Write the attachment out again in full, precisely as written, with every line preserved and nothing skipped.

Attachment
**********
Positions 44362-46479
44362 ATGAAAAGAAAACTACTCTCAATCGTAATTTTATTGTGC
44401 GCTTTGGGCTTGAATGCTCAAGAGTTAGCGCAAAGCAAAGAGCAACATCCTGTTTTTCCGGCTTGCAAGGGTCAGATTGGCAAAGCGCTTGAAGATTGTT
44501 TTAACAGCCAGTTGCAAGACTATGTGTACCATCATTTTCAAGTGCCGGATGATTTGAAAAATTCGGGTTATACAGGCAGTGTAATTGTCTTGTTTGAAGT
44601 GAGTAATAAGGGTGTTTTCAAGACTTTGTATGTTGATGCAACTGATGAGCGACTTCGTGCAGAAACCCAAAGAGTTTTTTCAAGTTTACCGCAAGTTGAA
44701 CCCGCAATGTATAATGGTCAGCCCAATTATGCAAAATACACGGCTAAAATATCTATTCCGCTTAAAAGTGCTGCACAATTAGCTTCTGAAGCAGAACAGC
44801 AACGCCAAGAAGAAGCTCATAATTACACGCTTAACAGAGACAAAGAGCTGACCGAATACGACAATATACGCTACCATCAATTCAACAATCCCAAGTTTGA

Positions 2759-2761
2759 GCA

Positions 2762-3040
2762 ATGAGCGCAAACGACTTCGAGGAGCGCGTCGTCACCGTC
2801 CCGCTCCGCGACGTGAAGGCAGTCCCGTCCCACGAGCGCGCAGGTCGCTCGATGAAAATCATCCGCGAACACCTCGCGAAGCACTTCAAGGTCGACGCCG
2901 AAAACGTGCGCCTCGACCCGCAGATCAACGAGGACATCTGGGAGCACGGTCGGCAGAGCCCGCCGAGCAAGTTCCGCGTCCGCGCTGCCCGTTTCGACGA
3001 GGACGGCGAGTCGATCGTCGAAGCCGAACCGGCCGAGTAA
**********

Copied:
Positions 44362-46479
44362 ATGAAAAGAAAACTACTCTCAATCGTAATTTTATTGTGC
44401 GCTTTGGGCTTGAATGCTCAAGAGTTAGCGCAAAGCAAAGAGCAACATCCTGTTTTTCCGGCTTGCAAGGGTCAGATTGGCAAAGCGCTTGAAGATTGTT
44501 TTAACAGCCAGTTGCAAGACTATGTGTACCATCATTTTCAAGTGCCGGATGATTTGAAAAATTCGGGTTATACAGGCAGTGTAATTGTCTTGTTTGAAGT
44601 GAGTAATAAGGGTGTTTTCAAGACTTTGTATGTTGATGCAACTGATGAGCGACTTCGTGCAGAAACCCAAAGAGTTTTTTCAAGTTTACCGCAAGTTGAA
44701 CCCGCAATGTATAATGGTCAGCCCAATTATGCAAAATACACGGCTAAAATATCTATTCCGCTTAAAAGTGCTGCACAATTAGCTTCTGAAGCAGAACAGC
44801 AACGCCAAGAAGAAGCTCATAATTACACGCTTAACAGAGACAAAGAGCTGACCGAATACGACAATATACGCTACCATCAATTCAACAATCCCAAGTTTGA

Positions 2759-2761
2759 GCA

Positions 2762-3040
2762 ATGAGCGCAAACGACTTCGAGGAGCGCGTCGTCACCGTC
2801 CCGCTCCGCGACGTGAAGGCAGTCCCGTCCCACGAGCGCGCAGGTCGCTCGATGAAAATCATCCGCGAACACCTCGCGAAGCACTTCAAGGTCGACGCCG
2901 AAAACGTGCGCCTCGACCCGCAGATCAACGAGGACATCTGGGAGCACGGTCGGCAGAGCCCGCCGAGCAAGTTCCGCGTCCGCGCTGCCCGTTTCGACGA
3001 GGACGGCGAGTCGATCGTCGAAGCCGAACCGGCCGAGTAA